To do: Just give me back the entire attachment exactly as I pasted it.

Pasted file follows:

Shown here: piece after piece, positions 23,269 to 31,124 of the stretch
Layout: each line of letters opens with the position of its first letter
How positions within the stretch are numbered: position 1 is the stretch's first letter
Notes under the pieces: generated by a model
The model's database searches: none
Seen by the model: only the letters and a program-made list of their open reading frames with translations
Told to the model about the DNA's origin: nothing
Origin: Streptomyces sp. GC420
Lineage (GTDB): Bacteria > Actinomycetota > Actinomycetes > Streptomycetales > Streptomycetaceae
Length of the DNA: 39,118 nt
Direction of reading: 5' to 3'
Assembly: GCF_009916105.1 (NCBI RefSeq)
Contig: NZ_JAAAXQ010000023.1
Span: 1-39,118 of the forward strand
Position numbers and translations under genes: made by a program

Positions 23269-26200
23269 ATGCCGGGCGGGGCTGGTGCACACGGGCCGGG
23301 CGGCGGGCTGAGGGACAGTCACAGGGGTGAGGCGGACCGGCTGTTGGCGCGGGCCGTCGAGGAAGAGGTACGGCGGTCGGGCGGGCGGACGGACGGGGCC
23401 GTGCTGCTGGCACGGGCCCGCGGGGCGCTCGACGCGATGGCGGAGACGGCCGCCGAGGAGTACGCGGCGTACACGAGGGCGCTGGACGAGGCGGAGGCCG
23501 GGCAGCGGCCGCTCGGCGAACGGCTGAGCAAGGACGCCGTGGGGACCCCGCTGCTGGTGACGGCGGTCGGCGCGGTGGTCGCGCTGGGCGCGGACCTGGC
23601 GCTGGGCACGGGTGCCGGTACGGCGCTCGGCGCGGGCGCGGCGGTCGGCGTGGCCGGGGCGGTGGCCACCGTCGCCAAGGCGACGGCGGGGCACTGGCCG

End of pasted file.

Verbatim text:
Shown here: piece after piece, positions 23,269 to 31,124 of the stretch
Layout: each line of letters opens with the position of its first letter
How positions within the stretch are numbered: position 1 is the stretch's first letter
Notes under the pieces: generated by a model
The model's database searches: none
Seen by the model: only the letters and a program-made list of their open reading frames with translations
Told to the model about the DNA's origin: nothing
Origin: Streptomyces sp. GC420
Lineage (GTDB): Bacteria > Actinomycetota > Actinomycetes > Streptomycetales > Streptomycetaceae
Length of the DNA: 39,118 nt
Direction of reading: 5' to 3'
Assembly: GCF_009916105.1 (NCBI RefSeq)
Contig: NZ_JAAAXQ010000023.1
Span: 1-39,118 of the forward strand
Position numbers and translations under genes: made by a program

Positions 23269-26200
23269 ATGCCGGGCGGGGCTGGTGCACACGGGCCGGG
23301 CGGCGGGCTGAGGGACAGTCACAGGGGTGAGGCGGACCGGCTGTTGGCGCGGGCCGTCGAGGAAGAGGTACGGCGGTCGGGCGGGCGGACGGACGGGGCC
23401 GTGCTGCTGGCACGGGCCCGCGGGGCGCTCGACGCGATGGCGGAGACGGCCGCCGAGGAGTACGCGGCGTACACGAGGGCGCTGGACGAGGCGGAGGCCG
23501 GGCAGCGGCCGCTCGGCGAACGGCTGAGCAAGGACGCCGTGGGGACCCCGCTGCTGGTGACGGCGGTCGGCGCGGTGGTCGCGCTGGGCGCGGACCTGGC
23601 GCTGGGCACGGGTGCCGGTACGGCGCTCGGCGCGGGCGCGGCGGTCGGCGTGGCCGGGGCGGTGGCCACCGTCGCCAAGGCGACGGCGGGGCACTGGCCG